Unlike places like Chicago and Detroit, where they actually prosecute misdoings by politicians and their friends, Dayton turns the other way, or quietly ushers people out the door.
Forbes just added a corruption factor to compile the list, which Dayton would have made had we been honest in prosecuting the worst offenders (I’ll mention a few at the bottom of the post):
We compiled our rankings by looking at the 150 largest metropolitan statistical areas in the U.S., which meant those with a population of at least 378,000. We ranked those metros on nine factors: commute times, corruption, pro sports teams, Superfund sites, taxes (both income and sales), unemployment, violent crime and weather.
For this year’s ranking, we added the corruption component. We used the criminal conviction of government officials in each area over the past decade as compiled by the Public Integrity Section of the Department of Justice. This division of the Justice Department was created in 1976 to focus on “crimes involving abuses of the public trust by government officials.”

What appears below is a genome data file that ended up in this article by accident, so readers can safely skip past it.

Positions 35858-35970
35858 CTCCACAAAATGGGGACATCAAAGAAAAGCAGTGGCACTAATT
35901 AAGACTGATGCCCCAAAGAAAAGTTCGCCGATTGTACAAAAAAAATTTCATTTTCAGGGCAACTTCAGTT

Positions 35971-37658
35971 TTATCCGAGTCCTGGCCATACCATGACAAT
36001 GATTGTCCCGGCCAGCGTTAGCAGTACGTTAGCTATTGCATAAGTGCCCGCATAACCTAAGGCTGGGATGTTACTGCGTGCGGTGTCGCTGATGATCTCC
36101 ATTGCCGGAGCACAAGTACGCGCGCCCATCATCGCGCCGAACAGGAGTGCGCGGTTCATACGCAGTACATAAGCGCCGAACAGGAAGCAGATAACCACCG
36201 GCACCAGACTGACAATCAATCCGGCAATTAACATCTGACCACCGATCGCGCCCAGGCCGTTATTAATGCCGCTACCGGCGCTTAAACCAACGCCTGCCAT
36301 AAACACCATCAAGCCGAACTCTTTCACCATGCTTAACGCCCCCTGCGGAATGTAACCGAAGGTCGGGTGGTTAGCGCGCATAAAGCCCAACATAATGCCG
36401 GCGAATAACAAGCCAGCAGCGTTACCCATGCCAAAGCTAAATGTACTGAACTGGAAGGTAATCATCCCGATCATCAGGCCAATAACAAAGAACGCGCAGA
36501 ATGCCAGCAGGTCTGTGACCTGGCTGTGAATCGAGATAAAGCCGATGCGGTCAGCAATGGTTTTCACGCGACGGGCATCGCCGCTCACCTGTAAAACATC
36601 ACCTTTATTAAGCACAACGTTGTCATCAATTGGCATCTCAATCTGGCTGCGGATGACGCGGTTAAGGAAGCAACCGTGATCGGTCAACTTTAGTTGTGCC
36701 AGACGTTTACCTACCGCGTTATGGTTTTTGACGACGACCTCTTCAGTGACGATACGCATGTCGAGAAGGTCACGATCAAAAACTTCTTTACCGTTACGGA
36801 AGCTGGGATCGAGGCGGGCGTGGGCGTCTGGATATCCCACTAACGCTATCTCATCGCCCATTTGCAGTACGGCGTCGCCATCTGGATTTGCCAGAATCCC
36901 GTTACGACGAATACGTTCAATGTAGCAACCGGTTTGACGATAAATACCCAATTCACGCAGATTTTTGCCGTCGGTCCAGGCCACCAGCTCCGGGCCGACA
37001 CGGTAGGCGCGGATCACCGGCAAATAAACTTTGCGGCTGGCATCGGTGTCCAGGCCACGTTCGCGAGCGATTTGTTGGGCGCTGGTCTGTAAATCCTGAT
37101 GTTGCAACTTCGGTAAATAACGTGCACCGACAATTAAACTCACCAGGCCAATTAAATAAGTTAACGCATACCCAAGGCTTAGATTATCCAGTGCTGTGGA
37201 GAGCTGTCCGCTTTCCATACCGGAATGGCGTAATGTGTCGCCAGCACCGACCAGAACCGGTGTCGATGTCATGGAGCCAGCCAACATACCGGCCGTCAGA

From the recent resignation of attorney Nicholas Gerren after his hiring by the County despite his low score and past problems, to the $900,000 logo by the Congressman’s wife on a no-bid contract, to the purchase of the Reynolds & Reynolds HQ by the Dayton Public Schools, to the sale of the Arcade for $36K to Thomas Danis, and his public payoff of Police Chief Tyree Broomfield to resign, Dayton has a long history of seemingly corrupt but accepted behavior.
The latest attempt to raise the hotel tax for the RG Properties private ice arena is only the latest example of how the process is polluted.